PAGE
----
The Israelis and Palestinians are negotiating again. And with it, the oft-repeated Israeli refrain -- uttered this time by Moshe "Boogie" Ya'alon, the Israeli Defense Minister appointed by Bibi Netanyahu -- "We have no partner on the other side."
Ali Abu Awwad, a Palestinian non-violent activist, has been a partner for peace for over 10 years. After Ali's brother was killed -- shot in the head by an Israeli soldier during the Second Intifada in October, 2000 -- Ali and his mother joined the Bereaved Families Forum, whose members (Palestinian and Israeli) have all had family members killed by the conflict here. Later Abu Awwad, together with Robi Damelin (an Israeli mother whose son was also killed in the violence of the Intifada) made presentations around the world, about reconciliation and non-violence being essential tools towards peacemaking.
Boogie has probably never shared the stage with a Palestinian, or had one visit his home. Abu Awwad, on the other hand, had Israeli visitors from the Bereaved Families Forum visit his home in 2002. He told me, "That was the first time I saw an Israeli cry... before that, I was convinced I am the only victim, and they are the enemy."
Abu Awwad is trying to raise funds to finish writing and self-publishing his book, Painful Hope, stories and thoughts about his experiences of the past ten years. He wants to print 5000 copies, in Arabic, Hebrew and English. He told me he plans to give away 1000 of these "to Palestinian local leaders, to soldiers at checkpoints, and elsewhere."
To me, a book on non-violence and reconciliation, published in the main three languages of our region, and distributed to many communities on both sides, is extremely important. These days as tension rises in the West Bank, the voice of reconciliation from Palestinians is very rare, and important to hear for both us Israelis and our Palestinian neighbors.
Abu Awwad spent four years in Israeli prison, during the First Intifada -- charged with throwing stones, Molotov cocktails, and for being a member of a military cell. During this time, he went on a 17-day hunger strike -- he says that experience for him was "the first 'click' to non-violence." In prison, he began to read the works of Gandhi, Mandela, and Martin Luther King. He realized that peace is a place where you have to "Look in the mirror and say, 'Maybe I'm not totally right."
Most Israelis (and many Palestinians), especially in talking about the conflict here, have a hard time saying 'Maybe I'm not totally right.' It makes one feel a bit insecure, and many of us don't like feeling insecure.
Abu Awwad's vision might be exactly the opposite of many Israeli leaders, who often envision the goal of the current negotiations as a "divorce." He says in the video above that, on the other hand, "Palestinian freedom should pass through Israeli hearts." In other words, without a reconciliation process, no "divorce" will be amicable, or stay that way very long.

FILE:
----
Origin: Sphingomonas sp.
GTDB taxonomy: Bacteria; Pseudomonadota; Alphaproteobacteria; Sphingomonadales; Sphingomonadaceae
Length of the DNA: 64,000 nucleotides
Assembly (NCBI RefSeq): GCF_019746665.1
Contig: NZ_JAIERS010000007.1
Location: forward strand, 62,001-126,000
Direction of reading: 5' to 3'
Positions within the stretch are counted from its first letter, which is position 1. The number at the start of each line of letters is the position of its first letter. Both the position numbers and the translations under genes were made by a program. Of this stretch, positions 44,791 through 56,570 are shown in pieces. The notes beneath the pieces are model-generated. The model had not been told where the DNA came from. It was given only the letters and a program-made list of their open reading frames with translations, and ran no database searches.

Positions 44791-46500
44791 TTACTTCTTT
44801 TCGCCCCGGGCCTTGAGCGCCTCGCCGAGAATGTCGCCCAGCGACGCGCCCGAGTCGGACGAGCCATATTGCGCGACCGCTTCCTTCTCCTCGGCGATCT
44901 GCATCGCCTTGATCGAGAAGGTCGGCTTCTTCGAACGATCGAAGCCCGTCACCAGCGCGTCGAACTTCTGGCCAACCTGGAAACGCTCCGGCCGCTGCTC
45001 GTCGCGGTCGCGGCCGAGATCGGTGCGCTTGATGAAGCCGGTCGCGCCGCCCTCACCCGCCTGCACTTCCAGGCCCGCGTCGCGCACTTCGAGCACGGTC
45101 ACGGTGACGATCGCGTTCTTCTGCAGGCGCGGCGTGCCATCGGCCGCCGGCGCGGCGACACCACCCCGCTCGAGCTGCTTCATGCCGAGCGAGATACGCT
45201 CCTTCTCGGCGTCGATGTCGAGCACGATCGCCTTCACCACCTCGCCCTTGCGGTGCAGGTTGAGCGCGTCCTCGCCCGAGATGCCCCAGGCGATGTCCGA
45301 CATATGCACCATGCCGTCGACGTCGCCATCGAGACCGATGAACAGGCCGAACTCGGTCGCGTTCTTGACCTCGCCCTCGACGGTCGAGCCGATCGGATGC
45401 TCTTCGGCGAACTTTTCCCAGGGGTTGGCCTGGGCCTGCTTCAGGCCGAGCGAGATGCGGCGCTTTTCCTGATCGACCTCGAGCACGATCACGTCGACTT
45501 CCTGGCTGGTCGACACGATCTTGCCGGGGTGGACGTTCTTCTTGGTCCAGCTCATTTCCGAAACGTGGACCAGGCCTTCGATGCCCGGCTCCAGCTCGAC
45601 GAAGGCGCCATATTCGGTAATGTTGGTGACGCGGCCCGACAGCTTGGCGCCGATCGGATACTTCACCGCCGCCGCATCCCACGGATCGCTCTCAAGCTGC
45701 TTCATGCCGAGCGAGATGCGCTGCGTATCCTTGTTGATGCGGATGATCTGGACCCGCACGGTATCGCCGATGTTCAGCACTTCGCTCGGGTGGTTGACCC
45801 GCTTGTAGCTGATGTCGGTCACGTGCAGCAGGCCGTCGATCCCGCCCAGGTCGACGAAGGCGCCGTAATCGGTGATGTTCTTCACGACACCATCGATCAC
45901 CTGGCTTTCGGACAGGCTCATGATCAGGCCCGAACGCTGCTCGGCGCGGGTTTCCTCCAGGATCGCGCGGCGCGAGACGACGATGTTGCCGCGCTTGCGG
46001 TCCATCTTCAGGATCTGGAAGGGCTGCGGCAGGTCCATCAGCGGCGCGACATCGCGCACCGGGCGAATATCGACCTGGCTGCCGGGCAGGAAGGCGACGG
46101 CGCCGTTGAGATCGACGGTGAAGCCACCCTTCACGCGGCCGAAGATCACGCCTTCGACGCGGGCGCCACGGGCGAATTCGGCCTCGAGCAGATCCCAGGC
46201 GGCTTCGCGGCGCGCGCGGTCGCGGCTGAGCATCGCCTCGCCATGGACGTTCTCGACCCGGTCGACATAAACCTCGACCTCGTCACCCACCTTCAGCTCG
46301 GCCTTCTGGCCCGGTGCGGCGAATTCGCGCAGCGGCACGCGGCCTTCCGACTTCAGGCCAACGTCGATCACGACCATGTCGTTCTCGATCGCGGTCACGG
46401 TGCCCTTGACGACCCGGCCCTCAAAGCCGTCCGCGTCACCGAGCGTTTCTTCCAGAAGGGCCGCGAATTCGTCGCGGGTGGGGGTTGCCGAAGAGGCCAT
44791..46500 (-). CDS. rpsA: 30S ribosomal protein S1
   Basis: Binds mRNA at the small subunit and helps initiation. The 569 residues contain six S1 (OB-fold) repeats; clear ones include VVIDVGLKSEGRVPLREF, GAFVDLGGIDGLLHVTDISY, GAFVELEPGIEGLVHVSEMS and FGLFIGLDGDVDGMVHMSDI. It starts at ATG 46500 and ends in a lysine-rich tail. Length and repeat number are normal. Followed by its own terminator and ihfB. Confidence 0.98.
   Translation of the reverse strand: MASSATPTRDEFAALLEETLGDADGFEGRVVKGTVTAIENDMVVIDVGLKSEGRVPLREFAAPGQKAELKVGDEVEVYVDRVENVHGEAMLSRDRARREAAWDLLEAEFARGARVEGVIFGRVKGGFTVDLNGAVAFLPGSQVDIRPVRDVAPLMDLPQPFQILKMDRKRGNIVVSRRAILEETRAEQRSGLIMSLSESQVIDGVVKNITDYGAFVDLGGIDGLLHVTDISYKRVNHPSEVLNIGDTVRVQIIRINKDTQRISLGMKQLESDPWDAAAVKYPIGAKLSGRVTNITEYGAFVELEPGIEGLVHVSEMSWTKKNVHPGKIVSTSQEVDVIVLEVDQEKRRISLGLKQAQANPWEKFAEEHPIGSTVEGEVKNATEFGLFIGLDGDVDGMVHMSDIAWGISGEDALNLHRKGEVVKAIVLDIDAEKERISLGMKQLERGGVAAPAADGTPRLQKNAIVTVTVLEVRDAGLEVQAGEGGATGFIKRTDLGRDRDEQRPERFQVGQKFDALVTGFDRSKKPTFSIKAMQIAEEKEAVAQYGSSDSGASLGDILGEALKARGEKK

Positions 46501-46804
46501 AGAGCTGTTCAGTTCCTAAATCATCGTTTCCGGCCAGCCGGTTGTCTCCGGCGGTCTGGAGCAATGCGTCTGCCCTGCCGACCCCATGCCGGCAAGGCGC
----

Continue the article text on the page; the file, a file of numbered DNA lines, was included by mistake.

More than a year ago, Abu Awwad and several other Palestinians and Israelis founded a grassroots movement called "Leading Leaders for Peace." In that time, they have organized several silent, joint marches for Palestinians and Israelis. The marches have taken place in Beit Jala (a town between Bethlehem and Jerusalem, accessible to both Palestinians and Israelis) and elsewhere. Thes marches have brought together as many as 200 Palestinians from throughout the West Bank and the same number of Israelis from throughout Israel.
Last month, for the first time, they planned to hold the march in Tel Aviv/Yaffo. They dutifully applied for permits for 300 Palestinians (since the end of the Second Intifada, Palestinians are not allowed to cross into Israel proper, unless they apply for a permit from the Israeli army).
Ruby Peled, a member of Leading Leaders for Peace and a former IDF officer, told me that the army and police had OK'd the permits. But then Ya'alon at the last minute got involved, and "for political reasons, he said no" to the permits. Peled said, "For sure, he has fears, this is the reason he did it."
Abu Awwad also talks about the power of Israeli fear: "The Jews are not my enemy; their fear is my enemy. We must help them to stop being so afraid -- their whole history has terrified them -- but I refuse to be a victim of Jewish fear anymore."
Of course, there are Palestinian extremists, just as there are Israeli extremists. To move towards peace, we should empower the peacemakers on both sides. A well-known Israeli leader once said we must, "Fight terrorism as if there is no peace process; and pursue peace as if there is no terrorism."
Listening, Boogie? Listening Bibi? Are you a partner for peace?
A version of this article appeared originally in Times of Israel.